Human Exceptionalism

“Ecocide” A Crime Against Humanity

I keep an eye on the anti humanism in radical environmentalism in my work defending human exceptionalism.  I have noted here and elsewhere that the ecocide brigades held a mock trial of fictional Alberta tar sands executives and–surprise!–found them guilty of extracting oil for the benefit of humankind ecocide. They have now held a “sentencing,” with one receiving four years in jail and one forced to engage in “restorative justice.”

I decided that event warranted a broader critique than space permits on a blog. So, I sent a piece to the Daily Caller.  I hope you will read the whole thing, but here is the part I wish to share here.  The prosecution had lawyers representing “the earth,” “wider humanity,” “future humanity,” “birds,” and indigenous people.  I thought that opened up an argument that these representatives failed to make. From “Ecocide Would be a Crime Against Humanity:”

Talk about legal malpractice! Apparently, the legal representative for “wider  humanity” — e.g., all of us — failed to argue that criminalizing the extraction  of oil from tar sands would chill all large-scale energy production everywhere  in the world, which would result in terrible harm to humans, including wild  increases in the cost of heating our homes. The barrister representing “future  humanity” similarly failed to note that ecocide laws would result in our  posterity being born into a world of increased poverty and want. Nor did the  lawyer representing “indigenous peoples” — many of whom live in  resource-abundant areas — protest that ecocide would doom billions of his  clients to permanent poverty by thwarting their ability to develop the wealth on  their own land.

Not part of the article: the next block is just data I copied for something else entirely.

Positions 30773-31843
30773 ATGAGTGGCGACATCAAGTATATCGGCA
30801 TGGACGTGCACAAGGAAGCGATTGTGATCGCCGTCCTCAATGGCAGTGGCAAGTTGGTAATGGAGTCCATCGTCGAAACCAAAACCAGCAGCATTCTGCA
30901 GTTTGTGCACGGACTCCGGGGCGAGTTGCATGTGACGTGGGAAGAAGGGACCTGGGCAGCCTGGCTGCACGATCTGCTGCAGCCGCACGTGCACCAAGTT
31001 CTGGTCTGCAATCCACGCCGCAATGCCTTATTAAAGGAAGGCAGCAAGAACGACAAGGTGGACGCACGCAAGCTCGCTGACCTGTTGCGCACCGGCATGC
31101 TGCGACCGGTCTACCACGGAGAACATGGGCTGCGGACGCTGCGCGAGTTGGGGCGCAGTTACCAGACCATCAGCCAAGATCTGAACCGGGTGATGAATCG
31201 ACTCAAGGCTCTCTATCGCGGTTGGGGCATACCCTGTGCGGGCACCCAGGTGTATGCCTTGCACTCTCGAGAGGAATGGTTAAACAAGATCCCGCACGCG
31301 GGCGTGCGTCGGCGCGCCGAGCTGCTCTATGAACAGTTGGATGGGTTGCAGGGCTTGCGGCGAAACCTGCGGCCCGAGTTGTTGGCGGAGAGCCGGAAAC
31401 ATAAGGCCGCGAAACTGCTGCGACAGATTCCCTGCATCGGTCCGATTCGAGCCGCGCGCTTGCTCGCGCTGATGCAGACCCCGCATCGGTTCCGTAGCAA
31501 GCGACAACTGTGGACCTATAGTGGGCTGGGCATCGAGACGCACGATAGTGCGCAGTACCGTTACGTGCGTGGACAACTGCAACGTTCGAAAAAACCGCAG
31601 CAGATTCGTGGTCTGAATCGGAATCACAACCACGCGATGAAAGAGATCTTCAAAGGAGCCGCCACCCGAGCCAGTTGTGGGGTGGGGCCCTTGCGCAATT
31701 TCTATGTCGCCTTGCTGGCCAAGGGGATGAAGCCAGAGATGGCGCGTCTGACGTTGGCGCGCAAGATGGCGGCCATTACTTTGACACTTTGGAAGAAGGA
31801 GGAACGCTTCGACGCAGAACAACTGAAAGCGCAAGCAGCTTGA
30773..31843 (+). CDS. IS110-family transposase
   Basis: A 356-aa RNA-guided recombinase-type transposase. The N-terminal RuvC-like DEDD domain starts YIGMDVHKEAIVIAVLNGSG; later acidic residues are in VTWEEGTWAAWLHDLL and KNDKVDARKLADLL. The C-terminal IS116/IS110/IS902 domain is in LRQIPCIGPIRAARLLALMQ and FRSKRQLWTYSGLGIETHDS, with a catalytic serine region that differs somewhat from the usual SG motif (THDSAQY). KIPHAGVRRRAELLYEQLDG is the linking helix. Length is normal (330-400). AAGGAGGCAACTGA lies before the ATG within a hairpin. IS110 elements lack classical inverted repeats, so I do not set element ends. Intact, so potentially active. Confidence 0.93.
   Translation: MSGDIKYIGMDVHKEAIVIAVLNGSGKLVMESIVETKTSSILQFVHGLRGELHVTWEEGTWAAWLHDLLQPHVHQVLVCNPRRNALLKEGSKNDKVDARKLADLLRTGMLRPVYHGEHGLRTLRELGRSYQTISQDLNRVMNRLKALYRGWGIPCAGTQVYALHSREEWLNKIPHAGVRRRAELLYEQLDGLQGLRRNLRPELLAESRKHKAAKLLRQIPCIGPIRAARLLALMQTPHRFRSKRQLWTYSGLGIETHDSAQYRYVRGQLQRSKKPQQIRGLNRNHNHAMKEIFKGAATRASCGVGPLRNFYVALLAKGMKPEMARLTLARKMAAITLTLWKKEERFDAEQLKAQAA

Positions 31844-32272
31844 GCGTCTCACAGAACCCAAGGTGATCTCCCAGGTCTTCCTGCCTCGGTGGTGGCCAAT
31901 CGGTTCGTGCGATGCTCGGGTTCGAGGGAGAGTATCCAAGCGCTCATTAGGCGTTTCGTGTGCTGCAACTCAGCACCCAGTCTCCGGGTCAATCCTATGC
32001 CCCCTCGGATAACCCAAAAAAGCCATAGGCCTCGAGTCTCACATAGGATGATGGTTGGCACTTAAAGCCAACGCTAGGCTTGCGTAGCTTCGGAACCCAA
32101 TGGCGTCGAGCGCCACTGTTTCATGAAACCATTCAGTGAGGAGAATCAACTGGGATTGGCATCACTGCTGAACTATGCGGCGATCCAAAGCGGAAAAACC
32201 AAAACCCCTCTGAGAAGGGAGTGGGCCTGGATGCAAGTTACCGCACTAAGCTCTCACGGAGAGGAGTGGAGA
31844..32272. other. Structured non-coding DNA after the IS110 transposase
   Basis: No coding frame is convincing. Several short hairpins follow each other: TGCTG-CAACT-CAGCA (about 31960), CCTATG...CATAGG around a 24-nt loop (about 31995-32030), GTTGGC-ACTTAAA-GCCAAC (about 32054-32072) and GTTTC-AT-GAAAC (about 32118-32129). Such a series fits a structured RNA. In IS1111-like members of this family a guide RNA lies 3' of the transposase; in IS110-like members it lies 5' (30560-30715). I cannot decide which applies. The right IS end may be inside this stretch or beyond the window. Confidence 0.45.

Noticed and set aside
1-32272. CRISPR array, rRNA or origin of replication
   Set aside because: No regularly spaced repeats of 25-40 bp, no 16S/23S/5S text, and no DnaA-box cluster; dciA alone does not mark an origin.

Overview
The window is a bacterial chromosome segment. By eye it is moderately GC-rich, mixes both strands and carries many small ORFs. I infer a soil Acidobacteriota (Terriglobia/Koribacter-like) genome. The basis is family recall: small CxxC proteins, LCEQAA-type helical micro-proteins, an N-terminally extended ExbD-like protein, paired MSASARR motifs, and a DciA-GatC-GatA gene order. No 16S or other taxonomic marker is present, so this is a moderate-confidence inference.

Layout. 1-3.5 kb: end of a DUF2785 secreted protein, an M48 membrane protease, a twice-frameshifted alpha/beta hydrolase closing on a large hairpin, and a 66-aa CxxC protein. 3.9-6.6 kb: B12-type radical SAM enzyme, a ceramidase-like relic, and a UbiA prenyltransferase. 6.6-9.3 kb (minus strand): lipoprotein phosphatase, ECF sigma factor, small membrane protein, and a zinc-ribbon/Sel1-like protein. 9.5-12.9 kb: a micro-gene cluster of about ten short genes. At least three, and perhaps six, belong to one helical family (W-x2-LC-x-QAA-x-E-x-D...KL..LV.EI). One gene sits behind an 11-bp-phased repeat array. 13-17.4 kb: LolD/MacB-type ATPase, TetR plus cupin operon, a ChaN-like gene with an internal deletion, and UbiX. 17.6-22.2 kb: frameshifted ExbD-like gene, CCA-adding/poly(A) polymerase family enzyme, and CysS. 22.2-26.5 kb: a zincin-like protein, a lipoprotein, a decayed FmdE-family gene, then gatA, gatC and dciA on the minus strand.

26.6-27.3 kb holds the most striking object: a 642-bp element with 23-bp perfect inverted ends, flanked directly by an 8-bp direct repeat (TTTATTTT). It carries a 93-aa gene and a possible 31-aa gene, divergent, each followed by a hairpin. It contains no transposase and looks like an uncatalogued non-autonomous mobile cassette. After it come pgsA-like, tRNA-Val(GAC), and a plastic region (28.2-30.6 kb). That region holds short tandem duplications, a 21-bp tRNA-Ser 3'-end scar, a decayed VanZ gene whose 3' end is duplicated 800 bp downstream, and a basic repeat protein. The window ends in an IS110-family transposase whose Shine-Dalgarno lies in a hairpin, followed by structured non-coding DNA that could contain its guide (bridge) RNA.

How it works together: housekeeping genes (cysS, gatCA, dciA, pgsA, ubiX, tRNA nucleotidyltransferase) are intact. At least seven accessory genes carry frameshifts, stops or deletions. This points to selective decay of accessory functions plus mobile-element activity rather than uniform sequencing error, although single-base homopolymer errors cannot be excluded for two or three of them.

In other words, the lawyers should be opposing ecocide if they really wanted to represent the best interests of current and future humanity and indigenous people!  But the birds could also bring a claim against wind farms for ecocide:

And don’t think that ecocide wouldn’t also thwart the development of green  renewable energy technologies. Take wind farms: The lawyer for the birds could  argue that wind turbines cruelly slaughter millions of his clients in their  spinning blades every year. The lawyer for wider humanity could argue that they  also produce sound pollution and mar the beauty of the landscape. Indeed,  opponents of large-scale wind farms already claim that wind farm developers are committing  ecocide.

There’s more, but here’s how I conclude:

The heart of the problem, of course, is that the misanthropic radical  environmentalists reject human exceptionalism. Believing we are the enemy of the  planet they would have us eat our own tail and punish ourselves with  ever-lowering standards of living and consequentially shorter and more brutal  lives.

We should reject their self-destructive advocacy out of hand. Making “ecocide” an international crime would be a profound offense against  humanity.

These radicals have the potential to really hurt us. We need to protect the environmental movement against the seeping misanthrope with which it is infected.

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